Hacking attacks on Chinese computers in 2013 rose by more than half compared with the previous year, with attacks coming from the United States making up a significant proportion, China's top Internet security agency said on Friday.
Beijing and Washington have been squaring off for months over the issue of cyber attacks, each accusing the other of hacking into sensitive government websites.
Related: Russia’s Move in Crimea Sends China a Dangerous Message
China has long singled out the United States as the top source of intrusion on its computers. China's National Computer Network Emergency Response Coordination Centre, said the country's Internet faced "many security threats", creating a "challenge" for China's overall security.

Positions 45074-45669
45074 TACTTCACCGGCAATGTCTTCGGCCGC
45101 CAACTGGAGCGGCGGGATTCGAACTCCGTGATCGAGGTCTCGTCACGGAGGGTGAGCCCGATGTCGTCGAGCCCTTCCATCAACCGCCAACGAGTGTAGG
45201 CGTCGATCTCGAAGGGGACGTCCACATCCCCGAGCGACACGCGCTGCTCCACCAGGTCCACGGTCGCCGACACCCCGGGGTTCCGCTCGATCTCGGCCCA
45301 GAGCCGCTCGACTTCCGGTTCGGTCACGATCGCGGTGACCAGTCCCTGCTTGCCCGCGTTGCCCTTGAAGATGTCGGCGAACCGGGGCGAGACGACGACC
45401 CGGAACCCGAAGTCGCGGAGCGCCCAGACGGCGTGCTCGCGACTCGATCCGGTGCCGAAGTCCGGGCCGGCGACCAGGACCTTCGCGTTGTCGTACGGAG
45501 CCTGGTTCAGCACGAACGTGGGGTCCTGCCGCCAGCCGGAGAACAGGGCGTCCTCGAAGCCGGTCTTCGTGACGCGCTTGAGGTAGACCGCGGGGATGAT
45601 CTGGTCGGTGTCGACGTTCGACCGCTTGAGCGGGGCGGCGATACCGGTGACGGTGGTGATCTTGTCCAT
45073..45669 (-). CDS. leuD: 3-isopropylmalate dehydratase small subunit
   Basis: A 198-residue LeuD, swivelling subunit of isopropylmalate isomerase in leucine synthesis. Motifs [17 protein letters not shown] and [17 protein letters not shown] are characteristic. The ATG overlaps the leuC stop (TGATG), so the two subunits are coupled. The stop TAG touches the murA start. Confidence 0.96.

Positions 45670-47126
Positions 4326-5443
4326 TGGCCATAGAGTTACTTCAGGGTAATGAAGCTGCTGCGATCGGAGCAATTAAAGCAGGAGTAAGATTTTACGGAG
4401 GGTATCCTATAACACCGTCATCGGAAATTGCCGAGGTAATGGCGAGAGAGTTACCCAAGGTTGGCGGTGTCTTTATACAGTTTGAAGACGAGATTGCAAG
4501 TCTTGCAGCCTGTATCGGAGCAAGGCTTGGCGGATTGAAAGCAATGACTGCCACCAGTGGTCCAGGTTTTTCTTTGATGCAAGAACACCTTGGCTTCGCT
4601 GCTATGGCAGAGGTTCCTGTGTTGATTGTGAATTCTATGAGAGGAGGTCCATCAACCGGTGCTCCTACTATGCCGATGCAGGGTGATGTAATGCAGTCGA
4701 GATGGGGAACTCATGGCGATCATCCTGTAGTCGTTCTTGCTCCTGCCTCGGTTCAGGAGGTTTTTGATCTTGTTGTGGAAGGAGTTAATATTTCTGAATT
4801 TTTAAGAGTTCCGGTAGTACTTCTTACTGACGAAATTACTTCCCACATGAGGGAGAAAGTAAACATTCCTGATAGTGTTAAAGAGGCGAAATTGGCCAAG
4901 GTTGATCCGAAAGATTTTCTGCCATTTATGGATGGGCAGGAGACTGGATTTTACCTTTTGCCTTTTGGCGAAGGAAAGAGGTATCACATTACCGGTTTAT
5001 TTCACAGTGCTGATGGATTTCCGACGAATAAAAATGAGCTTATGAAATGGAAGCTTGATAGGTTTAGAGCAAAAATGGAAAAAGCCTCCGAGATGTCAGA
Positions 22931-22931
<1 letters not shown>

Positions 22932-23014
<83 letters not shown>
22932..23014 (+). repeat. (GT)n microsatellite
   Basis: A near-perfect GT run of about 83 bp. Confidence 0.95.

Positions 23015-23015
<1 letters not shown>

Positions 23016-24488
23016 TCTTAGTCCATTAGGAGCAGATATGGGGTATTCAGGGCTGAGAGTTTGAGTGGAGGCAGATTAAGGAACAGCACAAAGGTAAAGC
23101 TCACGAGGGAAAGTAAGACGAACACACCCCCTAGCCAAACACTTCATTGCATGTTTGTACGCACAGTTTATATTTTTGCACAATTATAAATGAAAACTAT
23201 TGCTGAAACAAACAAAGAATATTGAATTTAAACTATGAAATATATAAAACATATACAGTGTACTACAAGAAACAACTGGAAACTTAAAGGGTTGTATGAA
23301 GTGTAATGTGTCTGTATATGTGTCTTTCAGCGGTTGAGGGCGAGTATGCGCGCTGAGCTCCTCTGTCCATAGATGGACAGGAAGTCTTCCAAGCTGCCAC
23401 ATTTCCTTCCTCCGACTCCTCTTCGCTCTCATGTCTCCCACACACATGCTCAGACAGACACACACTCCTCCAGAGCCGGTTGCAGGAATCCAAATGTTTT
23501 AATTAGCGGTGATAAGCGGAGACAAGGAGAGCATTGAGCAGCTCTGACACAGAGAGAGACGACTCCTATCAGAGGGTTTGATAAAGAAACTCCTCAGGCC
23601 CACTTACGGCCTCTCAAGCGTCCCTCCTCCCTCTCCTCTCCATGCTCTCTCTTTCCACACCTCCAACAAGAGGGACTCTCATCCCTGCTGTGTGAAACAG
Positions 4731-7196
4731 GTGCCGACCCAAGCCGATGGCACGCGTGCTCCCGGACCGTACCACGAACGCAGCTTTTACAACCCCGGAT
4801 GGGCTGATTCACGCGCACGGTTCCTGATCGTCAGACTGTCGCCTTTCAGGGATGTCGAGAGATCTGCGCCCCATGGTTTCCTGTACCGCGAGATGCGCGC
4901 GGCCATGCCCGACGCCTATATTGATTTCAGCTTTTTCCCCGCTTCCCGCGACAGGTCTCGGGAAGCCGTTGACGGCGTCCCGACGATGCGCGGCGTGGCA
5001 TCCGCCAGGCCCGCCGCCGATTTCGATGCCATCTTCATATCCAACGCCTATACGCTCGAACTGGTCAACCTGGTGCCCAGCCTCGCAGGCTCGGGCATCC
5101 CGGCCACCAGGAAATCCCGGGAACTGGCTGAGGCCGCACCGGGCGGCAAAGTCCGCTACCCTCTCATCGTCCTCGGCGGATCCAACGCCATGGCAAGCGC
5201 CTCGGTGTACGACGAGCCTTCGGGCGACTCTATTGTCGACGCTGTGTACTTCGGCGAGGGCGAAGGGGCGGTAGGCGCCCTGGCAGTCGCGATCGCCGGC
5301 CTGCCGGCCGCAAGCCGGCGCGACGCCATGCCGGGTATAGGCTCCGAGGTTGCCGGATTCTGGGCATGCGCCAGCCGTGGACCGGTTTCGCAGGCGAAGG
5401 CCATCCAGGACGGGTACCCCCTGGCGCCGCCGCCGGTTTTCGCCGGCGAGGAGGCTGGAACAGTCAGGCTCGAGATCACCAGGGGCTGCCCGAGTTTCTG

"There are frequent occurrences of state-level organised Internet hacking attacks, and some of our country's important Internet information systems have been penetrated," it said in a statement on its website. It said that last year 15,000 host computers were taken control of by Trojan horse malware, and 61,000 websites were taken control of through backdoor breaches from overseas, up 62 percent on the previous year.
Almost 11 million host computers had been taken control of by overseas-based servers, mostly from the United States, South Korea and Hong Kong, with the United States accounting for one-third of the figure, the body said.
Related: China’s Military Budget Rises as Pentagon’s Retreats
Last week, The New York Times and German magazine Der Spiegel said the U.S. government spied on major Chinese telecommunications firm Huawei Technologies Co.
On Thursday, China's Defence Ministry said that it would beef up its Internet security following the report, but also accused the United States of hypocrisy.
The White House has said that the United States does not spy to gain commercial advantage.